HUYNH v. VU

Reset A A Font size: Print

Court of Appeal, First District, Division 2, California.

Khai HUYNH, Plaintiff and Respondent, v. Thuan Nguyen VU et al., Defendants and Appellants.

No. A098568.

Decided: September 09, 2003

 R. Stevens Condie, Oakland, Counsel for Defendants and Appellants. Grout Law Firm and Daniel A. Grout, Martinez, Law Offices of Matthew J. Webb and Matthew J. Webb, Oakland, Counsel for Plaintiff and Respondent.

I.

Introduction%H

This appeal follows a jury verdict for respondent Khai Huynh (Broker) in his action against Thuan Nguyen Vu (Seller) for a commission on Seller's sale of a parcel of commercial real property in Oakland (the Property) to Bill Phua (Buyer), and against Seller's husband, appellant Cuong Tat Vu (Husband), who was alleged to have acted as Seller's agent in connection with the transaction, and to have intentionally interfered with Seller's performance of the contract.

In the published portion of this opinion, we conclude that Husband was entitled to assert the common law manager's privilege in defense of Broker's tortious interference claim, since the evidence at trial could support the conclusion that the predominant motive for Husband's advice to Seller was to further Seller's interest and not the self-interest of Husband.   Accordingly, the failure to instruct the jury on this defense was reversible error.

II.

Facts1

Broker is a licensed real estate broker.   In 1998, Buyer requested Broker's help in buying a commercial property in Oakland.   Broker knew that the Property had been on the market in 1997, and that no buyer had been found before the listing expired.   To find out whether the Property might still be available, Broker contacted Husband, with whom he had been acquainted for a few years, and whom he understood to be the owner of the Property.

In fact, as of 1998 Husband did not hold title to the Property.   Husband and Seller had originally purchased the Property together in 1993, but Husband  transferred his interest to Seller by interspousal grant deed almost immediately thereafter, and she remained the sole owner.   Husband still participated actively in managing the Property, however.   For example, Husband collected some of the rent;  handled some of the maintenance and repairs;  and signed at least one of the leases on his wife's behalf, with her authorization.   One of the tenants testified that he dealt entirely with Husband in all matters concerning his lease and considered Husband to be his landlord, though he had not checked to see whether Husband actually had title to the Property.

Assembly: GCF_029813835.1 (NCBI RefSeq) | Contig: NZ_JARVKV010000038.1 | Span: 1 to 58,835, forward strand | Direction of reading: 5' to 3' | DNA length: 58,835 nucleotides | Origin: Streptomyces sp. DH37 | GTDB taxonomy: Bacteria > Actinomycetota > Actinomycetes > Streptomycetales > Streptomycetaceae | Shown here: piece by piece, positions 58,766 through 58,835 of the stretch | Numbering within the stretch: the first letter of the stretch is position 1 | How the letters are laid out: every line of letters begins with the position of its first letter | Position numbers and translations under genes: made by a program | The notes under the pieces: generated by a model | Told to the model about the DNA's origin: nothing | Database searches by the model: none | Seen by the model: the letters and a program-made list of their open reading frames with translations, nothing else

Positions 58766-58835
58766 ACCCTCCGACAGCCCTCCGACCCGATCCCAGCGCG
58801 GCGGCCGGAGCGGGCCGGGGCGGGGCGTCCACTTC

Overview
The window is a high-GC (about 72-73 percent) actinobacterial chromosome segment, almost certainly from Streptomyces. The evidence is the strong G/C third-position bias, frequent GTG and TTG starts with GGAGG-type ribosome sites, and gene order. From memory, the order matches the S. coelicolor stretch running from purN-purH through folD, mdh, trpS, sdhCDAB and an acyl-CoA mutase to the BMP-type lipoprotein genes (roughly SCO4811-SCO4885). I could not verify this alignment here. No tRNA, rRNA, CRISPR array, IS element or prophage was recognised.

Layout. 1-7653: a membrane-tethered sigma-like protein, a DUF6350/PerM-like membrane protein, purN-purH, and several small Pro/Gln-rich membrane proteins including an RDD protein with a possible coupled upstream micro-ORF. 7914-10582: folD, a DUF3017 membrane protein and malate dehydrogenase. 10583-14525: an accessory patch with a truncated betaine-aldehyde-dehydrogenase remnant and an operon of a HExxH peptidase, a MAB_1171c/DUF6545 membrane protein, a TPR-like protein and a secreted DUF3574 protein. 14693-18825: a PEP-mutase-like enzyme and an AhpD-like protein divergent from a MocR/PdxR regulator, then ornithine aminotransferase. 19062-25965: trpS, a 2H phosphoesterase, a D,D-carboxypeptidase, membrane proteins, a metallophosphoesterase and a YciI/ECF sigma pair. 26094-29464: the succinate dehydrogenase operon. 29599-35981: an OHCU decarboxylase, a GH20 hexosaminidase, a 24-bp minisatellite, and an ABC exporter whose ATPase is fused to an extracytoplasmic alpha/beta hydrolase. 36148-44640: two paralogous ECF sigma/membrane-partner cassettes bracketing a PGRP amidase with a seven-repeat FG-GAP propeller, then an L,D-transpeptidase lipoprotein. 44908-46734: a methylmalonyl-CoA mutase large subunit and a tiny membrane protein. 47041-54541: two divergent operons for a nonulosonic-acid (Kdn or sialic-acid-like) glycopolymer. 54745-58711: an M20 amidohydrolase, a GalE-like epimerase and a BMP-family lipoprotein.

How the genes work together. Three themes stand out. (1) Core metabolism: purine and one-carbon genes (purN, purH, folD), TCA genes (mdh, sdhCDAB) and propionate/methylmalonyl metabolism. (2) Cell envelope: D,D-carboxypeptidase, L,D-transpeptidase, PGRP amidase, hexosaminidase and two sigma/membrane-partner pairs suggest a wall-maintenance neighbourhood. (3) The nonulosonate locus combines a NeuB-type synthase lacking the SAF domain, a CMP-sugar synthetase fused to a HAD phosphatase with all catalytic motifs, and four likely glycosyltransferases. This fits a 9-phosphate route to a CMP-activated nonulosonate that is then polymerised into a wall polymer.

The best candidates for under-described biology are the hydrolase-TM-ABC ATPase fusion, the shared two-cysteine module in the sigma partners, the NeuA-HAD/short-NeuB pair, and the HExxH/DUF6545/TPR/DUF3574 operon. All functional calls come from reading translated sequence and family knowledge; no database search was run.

When Broker contacted him, Husband indicated that he was still interested in selling, and that Broker should present an offer in writing.   Broker mailed an informal letter of intent to Husband and Seller, and Husband responded by telephoning Broker and requesting that he prepare a formal offer.   Broker then sent Husband, at the office address shared by Husband and Seller, a standard form real estate purchase offer dated September 25, 1998, signed by Buyer, offering to purchase the Property for $1.1 million.   The offer also provided for Broker to receive a commission of 6 percent.